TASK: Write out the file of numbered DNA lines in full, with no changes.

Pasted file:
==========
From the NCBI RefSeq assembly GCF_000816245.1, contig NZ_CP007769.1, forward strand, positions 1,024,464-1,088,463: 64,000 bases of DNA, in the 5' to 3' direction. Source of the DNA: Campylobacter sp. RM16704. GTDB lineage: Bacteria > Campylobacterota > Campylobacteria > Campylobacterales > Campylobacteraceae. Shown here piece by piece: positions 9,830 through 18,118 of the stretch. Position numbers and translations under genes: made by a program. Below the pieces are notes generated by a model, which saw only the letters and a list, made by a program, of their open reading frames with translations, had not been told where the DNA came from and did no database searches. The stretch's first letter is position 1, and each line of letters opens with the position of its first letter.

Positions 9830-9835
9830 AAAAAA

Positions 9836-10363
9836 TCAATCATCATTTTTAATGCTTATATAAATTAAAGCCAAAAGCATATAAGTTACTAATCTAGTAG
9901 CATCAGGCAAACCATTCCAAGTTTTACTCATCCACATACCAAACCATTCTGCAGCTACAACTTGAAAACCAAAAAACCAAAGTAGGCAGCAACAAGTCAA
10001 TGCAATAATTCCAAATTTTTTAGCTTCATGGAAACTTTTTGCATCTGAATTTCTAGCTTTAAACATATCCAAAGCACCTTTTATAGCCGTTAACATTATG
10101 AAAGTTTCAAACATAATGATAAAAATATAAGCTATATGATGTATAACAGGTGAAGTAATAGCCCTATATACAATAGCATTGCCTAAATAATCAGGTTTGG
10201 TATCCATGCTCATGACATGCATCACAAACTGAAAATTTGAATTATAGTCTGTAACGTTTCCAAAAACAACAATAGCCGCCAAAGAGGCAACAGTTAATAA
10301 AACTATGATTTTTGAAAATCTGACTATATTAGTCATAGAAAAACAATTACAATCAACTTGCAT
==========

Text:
From the NCBI RefSeq assembly GCF_000816245.1, contig NZ_CP007769.1, forward strand, positions 1,024,464-1,088,463: 64,000 bases of DNA, in the 5' to 3' direction. Source of the DNA: Campylobacter sp. RM16704. GTDB lineage: Bacteria > Campylobacterota > Campylobacteria > Campylobacterales > Campylobacteraceae. Shown here piece by piece: positions 9,830 through 18,118 of the stretch. Position numbers and translations under genes: made by a program. Below the pieces are notes generated by a model, which saw only the letters and a list, made by a program, of their open reading frames with translations, had not been told where the DNA came from and did no database searches. The stretch's first letter is position 1, and each line of letters opens with the position of its first letter.

Positions 9830-9835
9830 AAAAAA

Positions 9836-10363
9836 TCAATCATCATTTTTAATGCTTATATAAATTAAAGCCAAAAGCATATAAGTTACTAATCTAGTAG
9901 CATCAGGCAAACCATTCCAAGTTTTACTCATCCACATACCAAACCATTCTGCAGCTACAACTTGAAAACCAAAAAACCAAAGTAGGCAGCAACAAGTCAA
10001 TGCAATAATTCCAAATTTTTTAGCTTCATGGAAACTTTTTGCATCTGAATTTCTAGCTTTAAACATATCCAAAGCACCTTTTATAGCCGTTAACATTATG
10101 AAAGTTTCAAACATAATGATAAAAATATAAGCTATATGATGTATAACAGGTGAAGTAATAGCCCTATATACAATAGCATTGCCTAAATAATCAGGTTTGG
10201 TATCCATGCTCATGACATGCATCACAAACTGAAAATTTGAATTATAGTCTGTAACGTTTCCAAAAACAACAATAGCCGCCAAAGAGGCAACAGTTAATAA
10301 AACTATGATTTTTGAAAATCTGACTATATTAGTCATAGAAAAACAATTACAATCAACTTGCAT